MEURSAULT’S NEXT BIG THING?

The relatively new importer that brings in this exciting Meursault domaine states that he believes this is the first time the wine has been in the country.  We cannot speak to that but can tell you this is our first go-round with this house and what a find it appears to be!  The domaine is centered in the village of Meursault and current winemaker/grower Francois Buisson represents the fifth generation at the helm of this estate comprised of a mere 8 acres of vines spread across 14 different appellations.

The style of winemaking here is based on what the vintage delivers.  There is no specific ‘stamp’ the winemaker feels must be present stylistically but rather they guide the wine to achieve what Nature has given it through minimal intervention.  Francois is sensitive to the vineyard and the ecosystem.  They plow rather than use herbicides and, while they might use a synthetic product in the case of some specific vineyard issue, are generally organic in treatments and harvest everything by hand. 

These wines have classic Meursault character of high-toned minerality, hazelnut, dried honey and crème brulee in the nose to varying degrees.  To us that is the signature of the appellation.   Stylistically these all come in towards the racier end of the spectrum with plenty of sleek fruit sitting atop refined acidity, plenty of energy and deceptive extract.

The Buisson-Battault Bourgogne Blanc 2016 shows its colors out of the gate.  The fruit is sourced from the Les Clous Perrons and les Magnys lieu-dits. The vine age ranges from 15-65 years of age and the wine is aged 1 year in barrel, 10% of which is new oak.  As Bourgognes actually sourced from Meursault terroir go, you can pay a lot for something from a Coche Dury or Roulot.  This one delivers that identifiably classic profile and, at $29.98, is a relative bargain for the juice inside the bottle.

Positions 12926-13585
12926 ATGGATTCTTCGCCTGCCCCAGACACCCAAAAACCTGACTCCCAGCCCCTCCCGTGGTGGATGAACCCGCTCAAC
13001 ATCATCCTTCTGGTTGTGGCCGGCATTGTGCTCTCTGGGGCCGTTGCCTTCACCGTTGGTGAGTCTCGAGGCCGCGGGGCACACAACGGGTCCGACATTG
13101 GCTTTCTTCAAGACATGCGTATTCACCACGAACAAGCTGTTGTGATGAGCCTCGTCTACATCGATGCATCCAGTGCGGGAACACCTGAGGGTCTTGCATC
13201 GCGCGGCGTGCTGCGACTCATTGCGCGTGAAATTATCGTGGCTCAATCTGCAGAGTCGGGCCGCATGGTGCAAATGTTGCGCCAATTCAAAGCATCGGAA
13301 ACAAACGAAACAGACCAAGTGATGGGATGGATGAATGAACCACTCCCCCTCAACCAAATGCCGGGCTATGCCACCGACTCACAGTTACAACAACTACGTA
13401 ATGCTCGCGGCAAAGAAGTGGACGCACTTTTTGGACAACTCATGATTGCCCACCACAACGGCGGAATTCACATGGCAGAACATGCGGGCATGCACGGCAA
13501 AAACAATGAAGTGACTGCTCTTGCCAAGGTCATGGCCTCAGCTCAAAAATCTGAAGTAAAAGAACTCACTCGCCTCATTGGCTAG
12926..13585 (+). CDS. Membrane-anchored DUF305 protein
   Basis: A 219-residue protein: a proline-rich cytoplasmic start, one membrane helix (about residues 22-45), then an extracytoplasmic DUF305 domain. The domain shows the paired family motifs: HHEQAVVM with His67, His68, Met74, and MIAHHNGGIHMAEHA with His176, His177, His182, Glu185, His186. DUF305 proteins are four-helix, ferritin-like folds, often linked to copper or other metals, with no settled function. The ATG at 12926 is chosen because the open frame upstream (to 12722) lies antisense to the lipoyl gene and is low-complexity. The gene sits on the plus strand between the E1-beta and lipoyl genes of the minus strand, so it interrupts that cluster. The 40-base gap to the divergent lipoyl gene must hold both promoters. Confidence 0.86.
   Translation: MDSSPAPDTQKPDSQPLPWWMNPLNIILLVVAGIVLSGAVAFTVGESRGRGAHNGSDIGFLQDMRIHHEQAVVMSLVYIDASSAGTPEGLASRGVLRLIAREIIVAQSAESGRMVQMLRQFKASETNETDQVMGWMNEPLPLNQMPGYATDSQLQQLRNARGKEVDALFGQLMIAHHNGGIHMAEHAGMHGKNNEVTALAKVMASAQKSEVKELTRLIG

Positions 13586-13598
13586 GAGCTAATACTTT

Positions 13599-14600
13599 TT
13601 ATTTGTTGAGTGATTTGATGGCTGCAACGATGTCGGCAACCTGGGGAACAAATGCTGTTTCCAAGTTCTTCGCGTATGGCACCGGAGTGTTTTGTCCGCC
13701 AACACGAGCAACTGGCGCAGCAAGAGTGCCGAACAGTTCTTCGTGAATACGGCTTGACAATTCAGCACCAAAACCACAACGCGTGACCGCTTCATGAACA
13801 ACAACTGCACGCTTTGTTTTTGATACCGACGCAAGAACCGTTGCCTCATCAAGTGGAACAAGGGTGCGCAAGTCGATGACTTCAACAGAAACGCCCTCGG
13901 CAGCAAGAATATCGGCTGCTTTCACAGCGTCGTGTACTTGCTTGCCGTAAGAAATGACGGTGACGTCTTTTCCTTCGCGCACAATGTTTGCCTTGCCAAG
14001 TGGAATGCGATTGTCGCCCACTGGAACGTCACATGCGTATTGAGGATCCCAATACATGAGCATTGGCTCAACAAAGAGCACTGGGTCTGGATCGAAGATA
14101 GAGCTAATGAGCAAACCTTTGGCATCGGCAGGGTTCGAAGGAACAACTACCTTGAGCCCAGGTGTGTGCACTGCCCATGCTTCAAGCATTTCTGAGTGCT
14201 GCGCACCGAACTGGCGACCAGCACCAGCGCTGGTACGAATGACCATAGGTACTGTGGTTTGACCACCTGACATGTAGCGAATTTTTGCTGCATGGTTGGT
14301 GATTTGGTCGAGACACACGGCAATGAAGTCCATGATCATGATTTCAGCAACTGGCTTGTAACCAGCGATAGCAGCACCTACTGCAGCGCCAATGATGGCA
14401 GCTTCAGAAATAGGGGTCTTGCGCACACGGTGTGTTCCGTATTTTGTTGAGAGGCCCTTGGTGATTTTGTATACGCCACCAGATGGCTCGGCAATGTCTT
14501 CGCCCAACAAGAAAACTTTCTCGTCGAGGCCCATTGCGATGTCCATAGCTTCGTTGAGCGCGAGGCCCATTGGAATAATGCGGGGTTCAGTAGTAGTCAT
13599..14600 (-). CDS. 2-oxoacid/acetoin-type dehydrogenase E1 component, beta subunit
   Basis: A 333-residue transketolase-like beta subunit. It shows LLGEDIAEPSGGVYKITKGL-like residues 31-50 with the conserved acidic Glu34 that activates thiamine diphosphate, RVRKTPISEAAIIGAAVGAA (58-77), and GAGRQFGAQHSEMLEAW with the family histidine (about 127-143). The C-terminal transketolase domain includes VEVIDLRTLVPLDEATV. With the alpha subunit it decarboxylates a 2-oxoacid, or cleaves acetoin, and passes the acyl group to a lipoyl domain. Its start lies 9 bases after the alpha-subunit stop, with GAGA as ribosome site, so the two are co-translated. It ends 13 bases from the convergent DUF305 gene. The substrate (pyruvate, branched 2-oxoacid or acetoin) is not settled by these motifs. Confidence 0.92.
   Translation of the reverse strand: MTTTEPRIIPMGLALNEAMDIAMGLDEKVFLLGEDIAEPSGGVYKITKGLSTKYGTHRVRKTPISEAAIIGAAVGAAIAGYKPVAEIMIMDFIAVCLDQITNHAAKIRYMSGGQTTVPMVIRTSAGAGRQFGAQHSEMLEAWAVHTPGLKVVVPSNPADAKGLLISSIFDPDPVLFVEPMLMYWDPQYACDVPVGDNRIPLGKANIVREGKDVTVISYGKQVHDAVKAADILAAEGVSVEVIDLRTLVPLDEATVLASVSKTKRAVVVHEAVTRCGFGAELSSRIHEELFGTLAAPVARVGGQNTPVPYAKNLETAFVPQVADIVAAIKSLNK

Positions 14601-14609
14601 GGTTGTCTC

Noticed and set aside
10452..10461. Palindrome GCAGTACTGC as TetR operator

The Buisson-Battault Meursault Vieilles Vignes 2016 comes from two lieu dits, Les Malpoiriers and Les Pellans, that are on opposite sides of the village of Meursault.  They weren’t kidding about the ‘old vines’ (vieilles vgines) as these were planted in 1930 and 1935.  The nose is a classic tapestry of brioche, honey, buttered toast and toffee, and all of that presents itself on the palate in a rich-but-lifted fruit component of apple and quince, with an elegant cut of salinity to the finish.  We have tasted a lot of Meusaults that, while they have the correct terroir notes and mouthfeel up front, don’t finish with sufficient flourish.  This one absolutely seals the deal in an expressive but harmonious way.

This Premier Cru vineyard has been the source of a number of favorites of ours over the years.  For some reason the Goutte d’Or wines come across as particularly and gloriously ‘Meursault-y’.  The Buisson-Battault Meursault 1er Cru Goutte d’Or 2016 came from a variety of plots within the vineyards, some owned by the domaine and others controlled through metayage for a total of five hectares, a sizeable piece in a vineyard this size.  The plantings range over a period (1955 – 1968 – 1974 – 2005) and everything is, of course, harvested by hand and put in French oak for 12 months, 25% new.  This one has it all and, again, the price is justified given the performance.  We have identified more than a few houses that went on to be a really big deal and, given this impressive first encounter, these guys may well be one of those.

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